Return to Case Digest Archives
skip general nav links ACHP home About ACHP


National Historic

Working with
Section 106

Federal, State, & Tribal Programs

Training & Education


 skip specific nav links
Home arrow Working with Section 106 arrow ACHP Case Digest arrow Spring 2005 arrow Virginia: Modification of Broad Run Bridge, Prince William County
Virginia: Modification of Broad Run Bridge, Prince William County

Agency: Federal Highway Administration

Considered one of the most intact early communities in Virginia, the Buckland Historic District includes a late-18th-century village site that was an early stagecoach town, and that later featured one of the country’s first turnpikes. The area also includes the Civil War-era Buckland Mills Battlefield, and a historic stone bridge that is eligible for the National Register of Historic Places.

With funding from the Federal Highway Administration (FHWA), the Virginia Department of Transportation wants to widen the deck of a bridge that bisects Buckland’s historic villlage.

While FHWA determined that the proposed project will have “no adverse effect” on historic properties, others disagree.

Buckland Mill, Buckland, VA
Buckland Mill, Buckland, VA
(photo: Buckland Preservation Society)

The Virginia Department of Transportation (VDOT) proposes to replace the deck of the southbound bridge crossing Broad Run on US 15/29 in Prince William County, Virginia. Under the plan, VDOT proposes to widen the bridge deck approximately 12 feet and replace the existing guardrail with a new rail that meets current safety standards.

US 15/29 and the bridge over Broad Run bisects the historic village of Buckland, which is listed in the National Register of Historic Places as the Buckland Historic District. The district, which dates to the late 18th and early 19th centuries, includes Buckland Farm, on which the well-kept Samuel Love House was built in 1774. Research suggests that the farm is one of Virginia’s earliest.

Buckland Historic District also includes a well-preserved village site comprised of 14 historic structures and buildings and about 20 archeological properties. The superintendent of nearby Manassas National Battlefield Park has determined that Buckland village is one of the most intact early communities in Virginia.

There are also important transportation aspects to the history of Buckland, as a stagecoach town and early (1823) turnpike known as “Buckland on the Pike.” The proposed project is also located within the Civil War battlefield of Buckland Mills.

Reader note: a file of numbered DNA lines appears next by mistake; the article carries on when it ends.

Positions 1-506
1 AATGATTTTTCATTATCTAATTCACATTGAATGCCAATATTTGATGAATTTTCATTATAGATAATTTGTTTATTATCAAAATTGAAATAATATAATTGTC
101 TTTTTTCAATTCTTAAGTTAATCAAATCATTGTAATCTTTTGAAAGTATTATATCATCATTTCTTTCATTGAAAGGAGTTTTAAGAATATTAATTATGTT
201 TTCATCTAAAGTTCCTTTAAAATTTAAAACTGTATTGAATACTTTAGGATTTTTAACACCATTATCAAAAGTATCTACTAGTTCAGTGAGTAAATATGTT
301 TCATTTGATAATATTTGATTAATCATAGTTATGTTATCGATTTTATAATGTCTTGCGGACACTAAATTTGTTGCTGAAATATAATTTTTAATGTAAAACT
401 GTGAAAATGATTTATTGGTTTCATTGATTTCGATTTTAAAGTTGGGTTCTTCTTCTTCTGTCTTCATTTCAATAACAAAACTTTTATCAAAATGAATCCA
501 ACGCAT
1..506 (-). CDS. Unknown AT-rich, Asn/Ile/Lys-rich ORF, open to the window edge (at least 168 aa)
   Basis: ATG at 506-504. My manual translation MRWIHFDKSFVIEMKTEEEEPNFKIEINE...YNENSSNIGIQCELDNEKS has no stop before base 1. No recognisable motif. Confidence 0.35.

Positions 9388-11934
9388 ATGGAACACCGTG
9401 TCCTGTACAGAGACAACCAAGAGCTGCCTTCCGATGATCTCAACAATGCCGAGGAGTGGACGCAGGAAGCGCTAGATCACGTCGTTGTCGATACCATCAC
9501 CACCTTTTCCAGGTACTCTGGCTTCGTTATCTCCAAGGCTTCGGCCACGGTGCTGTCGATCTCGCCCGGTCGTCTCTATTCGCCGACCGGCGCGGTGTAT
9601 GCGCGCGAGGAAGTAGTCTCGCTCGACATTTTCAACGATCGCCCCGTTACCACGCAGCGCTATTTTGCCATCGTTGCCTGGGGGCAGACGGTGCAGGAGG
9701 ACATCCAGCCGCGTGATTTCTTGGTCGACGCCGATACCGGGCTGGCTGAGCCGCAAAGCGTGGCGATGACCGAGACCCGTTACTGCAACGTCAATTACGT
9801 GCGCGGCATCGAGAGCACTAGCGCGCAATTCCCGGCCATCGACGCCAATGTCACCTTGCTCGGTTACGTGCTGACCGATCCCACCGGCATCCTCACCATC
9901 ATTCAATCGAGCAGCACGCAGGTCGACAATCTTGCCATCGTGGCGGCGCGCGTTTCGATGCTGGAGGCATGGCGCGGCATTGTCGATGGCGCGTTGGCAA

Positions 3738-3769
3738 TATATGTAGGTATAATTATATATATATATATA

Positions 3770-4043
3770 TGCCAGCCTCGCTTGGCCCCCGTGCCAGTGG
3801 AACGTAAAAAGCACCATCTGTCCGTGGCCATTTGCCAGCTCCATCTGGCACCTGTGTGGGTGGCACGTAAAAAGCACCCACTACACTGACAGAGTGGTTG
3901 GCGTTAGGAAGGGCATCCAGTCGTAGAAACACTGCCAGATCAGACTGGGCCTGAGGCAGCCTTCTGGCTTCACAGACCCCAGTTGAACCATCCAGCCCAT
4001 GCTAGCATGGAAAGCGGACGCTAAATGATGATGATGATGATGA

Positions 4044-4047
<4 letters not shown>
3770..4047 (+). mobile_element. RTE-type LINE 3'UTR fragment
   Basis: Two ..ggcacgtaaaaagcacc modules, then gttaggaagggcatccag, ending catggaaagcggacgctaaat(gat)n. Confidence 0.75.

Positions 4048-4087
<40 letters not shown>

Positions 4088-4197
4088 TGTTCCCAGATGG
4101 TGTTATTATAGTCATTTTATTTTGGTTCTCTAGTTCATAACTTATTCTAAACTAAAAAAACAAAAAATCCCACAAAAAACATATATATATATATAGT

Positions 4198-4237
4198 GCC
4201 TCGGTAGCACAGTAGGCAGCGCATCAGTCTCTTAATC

A third property, the Broad Run Stone Bridge abutments, is eligible for the National Register. The abutments are not part of the current bridge structure, but remain in the banks of Broad Run near the US 15/29 bridge.

The Federal Highway Administration (FHWA), which is proposing to fund VDOT’s project, determined that the proposed undertaking will have “no adverse effect” on historic properties. The Virginia State Historic Preservation Officer and the Buckland Preservation Society objected to this finding, however.

In February 2005, FHWA invited the ACHP to participate in Section 106 consultation to resolve the disagreements among the consulting parties, which include the Manassas National Battlefield Park, the American Battlefield Protection Association, the National Trust for Historic Preservation, the Civil War Preservation Trust, the Piedmont Environmental Council, the Buckland Preservation Society, and Prince William County.

The next month, the ACHP met with the consulting parties at Buckland to learn more about the history of the site and the potential effects of the proposed project on historic properties.

As a follow up to the meeting, FHWA is planning to circulate a revised determination of effect among the consulting parties for review.

Because a number of other proposed projects in the surrounding area may affect the Buckland Historic District, many groups are concerned about the potential cumulative effect of development on this resource. The variety of consulting parties to the proposed project indicates an interest in preserving the Bucklands area as a historic site at the local, regional, and national levels.

Staff contact: Carol Legard

Posted June 9, 2005

Return to Top